Read next: 2019 Mercedes-Benz GLE revealed
Starting at $99,900, the entry-level GLE300d looks plump with value. Helping keep costs down though the Benz is powered by a relatively small 2.0-litre twin-turbo four-cylinder diesel that’s good for 180kW and 500Nm. Moving to the middle of the range is the petrol 450, costing $111,700 and boasting a larger 3.0-litre inline six augmented by mild 48v electric power. It develops a meatier 270kW and 500Nm that’s over one second quicker in the claimed 0-100km/h race. Most expensive is the $118,500 400d, which gains a 3.0-litre turbo diesel producing 243kW and 700Nm.
RIVAL REVIEW: 2019 BMW X5
Despite the price differential, this entry-level 300d is included with plenty of Merc’s best safety technology, including AEB, collision protection system, 360-degree view camera, adaptive cruise control, steering assist, lane change assist, blind-spot monitor and automated parking. It all helps the GLE score a five-star ANCAP rating.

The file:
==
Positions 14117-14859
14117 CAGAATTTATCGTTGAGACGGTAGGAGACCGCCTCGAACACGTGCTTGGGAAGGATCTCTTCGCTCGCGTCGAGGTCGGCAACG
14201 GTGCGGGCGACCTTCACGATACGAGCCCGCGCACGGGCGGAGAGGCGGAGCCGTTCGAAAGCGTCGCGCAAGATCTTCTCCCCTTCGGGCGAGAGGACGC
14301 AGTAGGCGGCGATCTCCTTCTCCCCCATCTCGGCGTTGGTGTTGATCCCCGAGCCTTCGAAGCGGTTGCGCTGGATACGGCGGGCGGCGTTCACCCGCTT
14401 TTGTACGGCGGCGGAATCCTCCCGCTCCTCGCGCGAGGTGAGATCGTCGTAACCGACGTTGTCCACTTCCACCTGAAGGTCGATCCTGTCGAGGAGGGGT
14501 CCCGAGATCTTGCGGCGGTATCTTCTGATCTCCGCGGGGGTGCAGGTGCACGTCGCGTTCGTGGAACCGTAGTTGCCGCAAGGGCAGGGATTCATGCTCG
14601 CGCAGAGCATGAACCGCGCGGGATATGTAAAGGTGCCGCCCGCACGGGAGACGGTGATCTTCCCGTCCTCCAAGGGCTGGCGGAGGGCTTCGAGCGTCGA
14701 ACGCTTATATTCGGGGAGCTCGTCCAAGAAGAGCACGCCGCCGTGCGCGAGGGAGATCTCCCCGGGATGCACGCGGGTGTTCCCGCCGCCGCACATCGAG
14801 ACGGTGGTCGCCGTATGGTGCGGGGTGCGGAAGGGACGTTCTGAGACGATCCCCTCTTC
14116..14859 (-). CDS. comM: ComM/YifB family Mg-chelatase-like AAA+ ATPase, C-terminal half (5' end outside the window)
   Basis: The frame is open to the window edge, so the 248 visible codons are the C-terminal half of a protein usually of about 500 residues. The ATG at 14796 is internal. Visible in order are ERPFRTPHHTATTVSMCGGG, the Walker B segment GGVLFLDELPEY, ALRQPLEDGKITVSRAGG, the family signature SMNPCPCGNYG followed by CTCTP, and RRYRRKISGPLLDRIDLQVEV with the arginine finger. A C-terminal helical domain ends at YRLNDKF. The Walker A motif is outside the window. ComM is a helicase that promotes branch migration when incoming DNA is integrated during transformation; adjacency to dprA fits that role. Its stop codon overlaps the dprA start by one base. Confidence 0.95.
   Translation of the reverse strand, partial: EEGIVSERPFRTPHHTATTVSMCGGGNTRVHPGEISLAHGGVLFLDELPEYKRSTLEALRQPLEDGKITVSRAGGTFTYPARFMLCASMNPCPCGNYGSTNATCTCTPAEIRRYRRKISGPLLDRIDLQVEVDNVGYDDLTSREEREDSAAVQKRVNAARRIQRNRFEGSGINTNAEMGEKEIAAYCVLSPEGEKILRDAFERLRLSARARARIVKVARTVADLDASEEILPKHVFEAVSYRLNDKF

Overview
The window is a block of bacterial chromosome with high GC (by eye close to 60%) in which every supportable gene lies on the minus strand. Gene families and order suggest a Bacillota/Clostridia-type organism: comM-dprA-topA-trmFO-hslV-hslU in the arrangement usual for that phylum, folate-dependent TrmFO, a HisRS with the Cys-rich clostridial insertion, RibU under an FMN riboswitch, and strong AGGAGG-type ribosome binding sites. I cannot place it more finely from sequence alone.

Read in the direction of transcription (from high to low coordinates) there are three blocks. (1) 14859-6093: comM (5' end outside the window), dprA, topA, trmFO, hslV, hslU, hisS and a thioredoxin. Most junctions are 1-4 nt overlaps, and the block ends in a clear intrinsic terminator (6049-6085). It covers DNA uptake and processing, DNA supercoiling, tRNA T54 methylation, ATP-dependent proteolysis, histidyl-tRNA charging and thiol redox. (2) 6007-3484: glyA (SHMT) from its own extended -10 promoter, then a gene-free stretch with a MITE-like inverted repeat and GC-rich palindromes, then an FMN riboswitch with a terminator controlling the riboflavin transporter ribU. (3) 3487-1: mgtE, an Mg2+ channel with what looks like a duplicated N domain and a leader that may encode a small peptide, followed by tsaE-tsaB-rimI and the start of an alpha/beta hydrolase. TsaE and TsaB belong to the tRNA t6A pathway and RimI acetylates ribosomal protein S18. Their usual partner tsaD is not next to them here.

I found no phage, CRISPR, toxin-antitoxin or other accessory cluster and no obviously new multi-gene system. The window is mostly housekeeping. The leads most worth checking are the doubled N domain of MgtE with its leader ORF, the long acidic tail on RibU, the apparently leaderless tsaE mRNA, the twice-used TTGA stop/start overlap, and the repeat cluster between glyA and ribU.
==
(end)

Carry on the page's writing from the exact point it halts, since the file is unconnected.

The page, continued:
Other standard inclusions are twin 12.3-inch display screens with MBUX (Mercedes-Benz User Experience), head-up display, Artico leather, Nappa leather steering wheel, heated front seats with electric adjustment, open pore oak wood trim inlays, DAB+ radio with Apple CarPlay and Android Auto, multibeam LED headlights with adaptive highbeam, roof rails, powered tailgate, 64-colour interior ambient lighting and 20-inch alloys.
Steel spring suspension with passive dampers is standard; Merc’s more sophisticated air suspension is a $3800 cost-option and E-Active (fully active suspension) body control costs $13,000 – though the latter is only available on 450 and 400d variants.